Managing Hypertension

How can the Medi-stats portal and BP+ be useful for prescribing hypertension medications?

Measuring arterial stiffness with BP+ can help:

  • Decide which borderline hypertensive patients may benefit from medication: patients that present with blood pressures such as 137/89 may benefit from treatment. An elevated arterial stiffness is evidence that treatment may be warranted.

  • Choose an appropriate class of hypertension medication: Choosing whether to prescribe an ACE inhibitor, ARB, CCB, Beta blocker or diuretic can be difficult. You need to consider many factors. However, if a patient has high arterial stiffness, ACE inhibitors and ARBs may be more appropriate as they help to relax blood vessels. Beta-Blockers may be contra indicated as they may increase arterial stiffness.

  • Determine the dose of medication to prescribe: Medicines have side-effects. BP+ makes the dose-response relationship visible and allows the most cost-effective dose to be chosen.

How can BP+ help stratify pre-hypertensive patients?

If a patient has moderately high blood pressure, you may wish to consider their augmentation index to help determine whether he or she needs treatment. For example, moderately high blood pressure with moderate arterial stiffness may indicate nothing of particular concern. However, moderately high blood pressure with high arterial stiffness may indicate your patient is at increased risk of cardiovascular events later in life. The following device screen shots show a range of arterial stiffness values for acceptable to moderate blood pressures.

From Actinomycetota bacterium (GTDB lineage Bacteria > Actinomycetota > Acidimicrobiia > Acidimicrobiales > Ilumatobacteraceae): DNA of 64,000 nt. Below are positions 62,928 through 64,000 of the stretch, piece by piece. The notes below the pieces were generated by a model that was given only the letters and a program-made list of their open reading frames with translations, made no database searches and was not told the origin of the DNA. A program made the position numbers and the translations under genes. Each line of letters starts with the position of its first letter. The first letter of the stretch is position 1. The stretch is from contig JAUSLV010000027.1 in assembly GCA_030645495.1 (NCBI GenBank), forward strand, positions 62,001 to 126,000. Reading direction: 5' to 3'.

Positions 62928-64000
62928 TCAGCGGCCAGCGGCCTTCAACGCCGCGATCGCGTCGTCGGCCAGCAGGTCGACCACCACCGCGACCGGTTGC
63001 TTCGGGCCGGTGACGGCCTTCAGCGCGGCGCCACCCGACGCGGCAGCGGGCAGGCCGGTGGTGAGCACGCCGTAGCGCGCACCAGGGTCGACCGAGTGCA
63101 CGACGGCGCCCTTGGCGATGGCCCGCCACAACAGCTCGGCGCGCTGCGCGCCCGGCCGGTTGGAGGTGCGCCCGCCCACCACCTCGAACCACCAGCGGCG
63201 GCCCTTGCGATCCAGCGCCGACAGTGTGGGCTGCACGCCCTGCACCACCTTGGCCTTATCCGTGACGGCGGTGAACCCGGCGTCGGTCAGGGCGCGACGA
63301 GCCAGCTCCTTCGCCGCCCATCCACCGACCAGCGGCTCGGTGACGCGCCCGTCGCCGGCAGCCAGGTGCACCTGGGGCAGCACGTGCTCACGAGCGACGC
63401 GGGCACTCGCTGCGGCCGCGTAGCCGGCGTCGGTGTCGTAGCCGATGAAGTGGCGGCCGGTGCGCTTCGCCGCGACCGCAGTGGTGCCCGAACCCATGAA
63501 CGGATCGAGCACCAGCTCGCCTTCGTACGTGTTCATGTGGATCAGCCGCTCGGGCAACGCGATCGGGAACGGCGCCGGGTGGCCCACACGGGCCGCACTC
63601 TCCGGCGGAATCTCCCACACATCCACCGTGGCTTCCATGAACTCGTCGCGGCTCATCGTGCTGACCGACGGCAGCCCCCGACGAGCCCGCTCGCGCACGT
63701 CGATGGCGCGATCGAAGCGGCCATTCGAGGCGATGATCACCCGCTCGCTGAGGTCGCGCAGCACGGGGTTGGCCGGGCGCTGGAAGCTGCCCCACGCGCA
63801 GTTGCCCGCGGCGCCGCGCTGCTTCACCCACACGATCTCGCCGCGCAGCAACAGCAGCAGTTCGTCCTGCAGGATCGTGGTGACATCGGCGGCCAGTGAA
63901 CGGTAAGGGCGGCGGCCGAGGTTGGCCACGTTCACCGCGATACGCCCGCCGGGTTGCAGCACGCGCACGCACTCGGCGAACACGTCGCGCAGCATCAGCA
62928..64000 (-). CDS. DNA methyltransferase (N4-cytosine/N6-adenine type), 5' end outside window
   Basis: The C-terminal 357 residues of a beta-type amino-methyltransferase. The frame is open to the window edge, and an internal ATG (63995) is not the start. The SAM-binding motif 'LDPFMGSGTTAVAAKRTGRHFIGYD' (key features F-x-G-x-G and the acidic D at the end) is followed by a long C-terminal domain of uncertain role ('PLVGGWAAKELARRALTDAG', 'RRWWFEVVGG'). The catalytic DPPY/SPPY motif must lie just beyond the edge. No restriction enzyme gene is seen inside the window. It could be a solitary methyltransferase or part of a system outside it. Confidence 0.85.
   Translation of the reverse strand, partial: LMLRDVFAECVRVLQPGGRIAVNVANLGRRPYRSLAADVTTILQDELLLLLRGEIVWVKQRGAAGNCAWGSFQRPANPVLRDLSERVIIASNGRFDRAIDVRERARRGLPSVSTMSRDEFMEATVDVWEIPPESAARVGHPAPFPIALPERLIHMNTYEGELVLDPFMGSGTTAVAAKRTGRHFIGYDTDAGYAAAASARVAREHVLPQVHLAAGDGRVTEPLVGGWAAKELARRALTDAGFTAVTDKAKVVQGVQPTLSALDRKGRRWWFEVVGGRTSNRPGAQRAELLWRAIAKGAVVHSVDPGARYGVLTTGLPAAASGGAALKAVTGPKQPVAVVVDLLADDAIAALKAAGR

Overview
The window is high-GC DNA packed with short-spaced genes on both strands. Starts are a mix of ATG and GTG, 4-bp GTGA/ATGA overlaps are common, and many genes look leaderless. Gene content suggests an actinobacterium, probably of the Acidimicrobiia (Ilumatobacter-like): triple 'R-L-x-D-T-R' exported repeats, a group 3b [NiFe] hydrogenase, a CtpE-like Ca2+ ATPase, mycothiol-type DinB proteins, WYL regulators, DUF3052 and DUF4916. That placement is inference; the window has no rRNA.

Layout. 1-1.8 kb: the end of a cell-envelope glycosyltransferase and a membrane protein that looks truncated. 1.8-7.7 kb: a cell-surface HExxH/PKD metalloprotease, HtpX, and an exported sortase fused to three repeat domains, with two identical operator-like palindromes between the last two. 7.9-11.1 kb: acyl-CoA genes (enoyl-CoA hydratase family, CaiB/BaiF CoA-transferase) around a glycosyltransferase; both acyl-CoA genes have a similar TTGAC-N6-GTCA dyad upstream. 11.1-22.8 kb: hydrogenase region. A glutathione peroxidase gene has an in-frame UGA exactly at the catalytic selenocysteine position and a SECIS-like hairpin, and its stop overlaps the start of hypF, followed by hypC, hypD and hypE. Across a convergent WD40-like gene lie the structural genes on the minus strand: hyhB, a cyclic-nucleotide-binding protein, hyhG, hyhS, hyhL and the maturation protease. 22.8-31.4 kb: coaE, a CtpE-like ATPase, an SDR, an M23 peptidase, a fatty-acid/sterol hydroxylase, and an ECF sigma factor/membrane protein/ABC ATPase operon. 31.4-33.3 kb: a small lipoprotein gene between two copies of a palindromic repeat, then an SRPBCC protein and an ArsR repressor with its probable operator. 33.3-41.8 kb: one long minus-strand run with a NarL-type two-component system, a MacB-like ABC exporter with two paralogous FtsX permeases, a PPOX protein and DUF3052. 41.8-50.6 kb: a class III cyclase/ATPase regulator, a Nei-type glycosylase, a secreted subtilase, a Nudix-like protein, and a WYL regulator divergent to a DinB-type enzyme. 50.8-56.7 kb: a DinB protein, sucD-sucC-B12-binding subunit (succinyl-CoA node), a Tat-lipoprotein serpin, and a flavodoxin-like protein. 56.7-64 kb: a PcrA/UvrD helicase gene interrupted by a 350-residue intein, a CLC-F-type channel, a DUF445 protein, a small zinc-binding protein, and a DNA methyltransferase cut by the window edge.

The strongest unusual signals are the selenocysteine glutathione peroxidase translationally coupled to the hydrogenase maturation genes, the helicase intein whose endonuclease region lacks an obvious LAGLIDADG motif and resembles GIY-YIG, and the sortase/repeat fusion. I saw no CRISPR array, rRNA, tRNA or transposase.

What blood pressure medications affect arterial stiffness?

Certain kinds of blood pressure medications affect arterial stiffness directly (they are vasoactive), which in turn reduces blood pressure. Other classes of medication have little direct effect on arterial stiffness.

Vasoactive blood pressure medications include:

  • Angiotensin-converting enzyme inhibitors (ACE inhibitors)

  • Angiotensin II receptor antagonists, also called angiotensin II receptor blockers (ARBs)

Non-vasoactive blood pressure medications include:

  • Beta-blockers

  • Diuretics

How does BP+ measure the effect of vasoactive medications?

An example of the effect of an ARB on augmentation index (AI) is given below. You can see AI increases substantially when the patient stops taking his medication (AI increases prior to significant changes in BP). AI returns to normal once medication is resumed.


How do I know what is a good level of medication?

The appropriate dose of medication is dependent on a number of factors. One consideration may be to improve arterial stiffness towards a level that is normal as measured in people who are generally healthy.